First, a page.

However, the DGA might actually have some skeletons in its shiny new closet, in the shape of data intermediaries. Put in the spotlight, the data intermediaries – which, according to the DGA, should be neutral and independent – are meant to "facilitate the aggregation and exchange of substantial amounts of relevant data". Even more, the data intermediaries are due to offer services that connect the different actors having the potential to contribute to the efficient pooling of data as well as to the facilitation of bilateral data sharing. We don't know about you, but it seems to us that the provisions give out some serious AG Treuhand / Article 101 vibes. However, the DGA draft is still in its early days and before we jump to cartel facilitation conclusions, we should keep the faith in the Commission's always-vigilant eye.

Going forward (and according to the crystal ball we got for Christmas), the DGA provisions are expected to complement the Commission's revised guidance on information sharing, scheduled for 2022, and which is expected to generally provide more clarity on pro-competitive information sharing and will allow companies to seek guidance from the Commission.

A Million Euro Question

As already mentioned, the DGA is part of the Commission's digital package deal, together with the Digital Markets Act, which directly targets merger control proceedings. The DGA draft itself already includes a  clin d'oeil to gatekeepers and the discussions sparked by "data mergers", when it states that public sector bodies, when establishing the principles for reuse of data they hold, should avoid the conclusion of agreements which might have as their objective or effect the creation of exclusive rights for the reuse of certain data.

However, going forward, we could not help but wonder whether and to what extent, since the DGA facilitates the sharing of data, that will impact concepts like: theories of harm, efficiency defenses or remedies.  For that, we peered again into our crystal ball and asked a few questions:

For example, since the DGA seeks to increase data portability, could that help to reduce or lower barriers to entry in industries where access to data is crucial? Quite likely, since the whole point of the DGA is to make data more easily available and accessible to the private sector, the direct consequence of which is the lowering of such barriers to entry.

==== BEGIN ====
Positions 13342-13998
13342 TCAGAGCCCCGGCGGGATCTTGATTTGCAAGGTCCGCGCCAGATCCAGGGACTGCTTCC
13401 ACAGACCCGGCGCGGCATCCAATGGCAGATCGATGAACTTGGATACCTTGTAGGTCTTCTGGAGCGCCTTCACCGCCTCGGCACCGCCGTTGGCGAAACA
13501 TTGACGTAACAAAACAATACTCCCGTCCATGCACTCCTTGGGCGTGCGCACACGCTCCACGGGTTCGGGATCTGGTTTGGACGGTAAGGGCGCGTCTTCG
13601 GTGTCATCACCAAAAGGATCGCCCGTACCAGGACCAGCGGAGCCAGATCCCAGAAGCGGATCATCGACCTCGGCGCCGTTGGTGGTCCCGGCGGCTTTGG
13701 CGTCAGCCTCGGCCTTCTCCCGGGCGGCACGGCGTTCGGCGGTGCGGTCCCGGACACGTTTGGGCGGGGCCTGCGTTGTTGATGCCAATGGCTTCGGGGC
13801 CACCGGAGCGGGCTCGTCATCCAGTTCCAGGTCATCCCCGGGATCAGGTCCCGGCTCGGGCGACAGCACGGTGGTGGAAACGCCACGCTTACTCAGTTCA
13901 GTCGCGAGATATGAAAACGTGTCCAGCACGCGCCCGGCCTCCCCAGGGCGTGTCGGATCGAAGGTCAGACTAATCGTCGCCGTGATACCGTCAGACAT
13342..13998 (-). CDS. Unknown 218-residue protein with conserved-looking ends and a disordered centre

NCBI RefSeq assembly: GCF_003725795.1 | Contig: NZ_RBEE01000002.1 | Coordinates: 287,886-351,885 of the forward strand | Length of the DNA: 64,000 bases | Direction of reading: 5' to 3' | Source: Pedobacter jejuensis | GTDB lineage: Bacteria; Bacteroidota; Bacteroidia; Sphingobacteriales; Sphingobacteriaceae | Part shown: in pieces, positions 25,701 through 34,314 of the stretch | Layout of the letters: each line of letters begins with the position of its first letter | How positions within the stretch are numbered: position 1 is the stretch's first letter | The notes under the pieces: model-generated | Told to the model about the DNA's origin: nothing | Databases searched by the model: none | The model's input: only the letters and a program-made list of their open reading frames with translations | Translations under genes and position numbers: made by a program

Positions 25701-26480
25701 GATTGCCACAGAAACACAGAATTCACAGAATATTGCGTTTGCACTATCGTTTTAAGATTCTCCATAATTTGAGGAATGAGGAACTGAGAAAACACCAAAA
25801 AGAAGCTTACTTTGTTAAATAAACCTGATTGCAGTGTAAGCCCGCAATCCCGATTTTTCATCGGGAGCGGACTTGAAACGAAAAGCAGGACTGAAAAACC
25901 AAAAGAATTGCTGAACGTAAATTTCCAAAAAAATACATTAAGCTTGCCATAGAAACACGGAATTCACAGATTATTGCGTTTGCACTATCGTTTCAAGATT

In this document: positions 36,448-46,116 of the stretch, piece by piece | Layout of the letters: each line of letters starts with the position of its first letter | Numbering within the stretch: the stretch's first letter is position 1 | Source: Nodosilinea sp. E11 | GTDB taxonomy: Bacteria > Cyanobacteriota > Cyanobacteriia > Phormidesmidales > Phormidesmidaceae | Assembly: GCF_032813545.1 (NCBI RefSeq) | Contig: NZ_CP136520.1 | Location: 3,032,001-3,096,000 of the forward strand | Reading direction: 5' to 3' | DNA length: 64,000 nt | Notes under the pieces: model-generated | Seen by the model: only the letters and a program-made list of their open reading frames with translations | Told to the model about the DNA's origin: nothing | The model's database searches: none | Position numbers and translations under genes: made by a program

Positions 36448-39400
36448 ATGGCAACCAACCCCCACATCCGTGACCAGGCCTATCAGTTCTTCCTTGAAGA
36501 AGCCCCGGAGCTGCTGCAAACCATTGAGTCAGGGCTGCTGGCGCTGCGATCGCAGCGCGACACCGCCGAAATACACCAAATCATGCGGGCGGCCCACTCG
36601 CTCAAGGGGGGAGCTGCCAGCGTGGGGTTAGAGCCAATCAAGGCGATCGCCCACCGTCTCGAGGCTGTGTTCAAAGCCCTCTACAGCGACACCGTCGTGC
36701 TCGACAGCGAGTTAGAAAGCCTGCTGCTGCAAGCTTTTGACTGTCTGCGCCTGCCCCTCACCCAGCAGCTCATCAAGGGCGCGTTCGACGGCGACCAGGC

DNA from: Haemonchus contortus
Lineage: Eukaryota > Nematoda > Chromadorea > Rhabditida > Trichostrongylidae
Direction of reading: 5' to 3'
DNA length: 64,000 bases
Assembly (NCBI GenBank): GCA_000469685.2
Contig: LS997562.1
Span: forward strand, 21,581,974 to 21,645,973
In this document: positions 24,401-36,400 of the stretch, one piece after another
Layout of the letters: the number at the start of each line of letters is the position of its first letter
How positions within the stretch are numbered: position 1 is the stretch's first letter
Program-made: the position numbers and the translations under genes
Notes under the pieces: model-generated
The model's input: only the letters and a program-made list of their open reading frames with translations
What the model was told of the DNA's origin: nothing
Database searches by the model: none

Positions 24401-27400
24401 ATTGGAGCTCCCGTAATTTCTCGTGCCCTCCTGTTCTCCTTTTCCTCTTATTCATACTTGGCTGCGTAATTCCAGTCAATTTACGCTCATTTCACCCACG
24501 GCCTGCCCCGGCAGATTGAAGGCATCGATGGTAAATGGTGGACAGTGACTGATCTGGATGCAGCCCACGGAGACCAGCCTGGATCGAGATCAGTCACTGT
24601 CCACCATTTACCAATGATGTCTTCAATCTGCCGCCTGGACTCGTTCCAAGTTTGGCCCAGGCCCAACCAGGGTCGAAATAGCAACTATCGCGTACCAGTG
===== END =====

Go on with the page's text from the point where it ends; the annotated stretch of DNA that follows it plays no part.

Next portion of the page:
Could the DGA make it easier to implement, and for the EC to accept, data access remedies (in Google/Fitbit type of cases)? The discussion about behavioral remedies in data mergers is all the rage now, particularly in the aftermath of Google/Fitbit, and following in the footsteps of Intel/McAffee and DriveNow/Car2Go (admit it, you read the best comparative assessment in our July 2020 newsletter). The Commission has been toying with the idea and the switch in its practice and the DGA might just be the push it needs. Of course, that comes with a host of changes, the most important of which is the delicate question of the monitoring of remedies – the main reason for which the Commission usually shies away from behavioral remedies.

Could the DGA help turn rivalrous into non-rivalrous data? That is possible, especially since the DGA expressly prohibits the conclusion of exclusive agreements related to the reuse of data, for example. Will that bring about a change in the competitive environment in certain data-intensive sectors?  Crystal ball says "follow us on LinkedIn and we will keep you updated on that, and many more of your favorite EU competition law topics".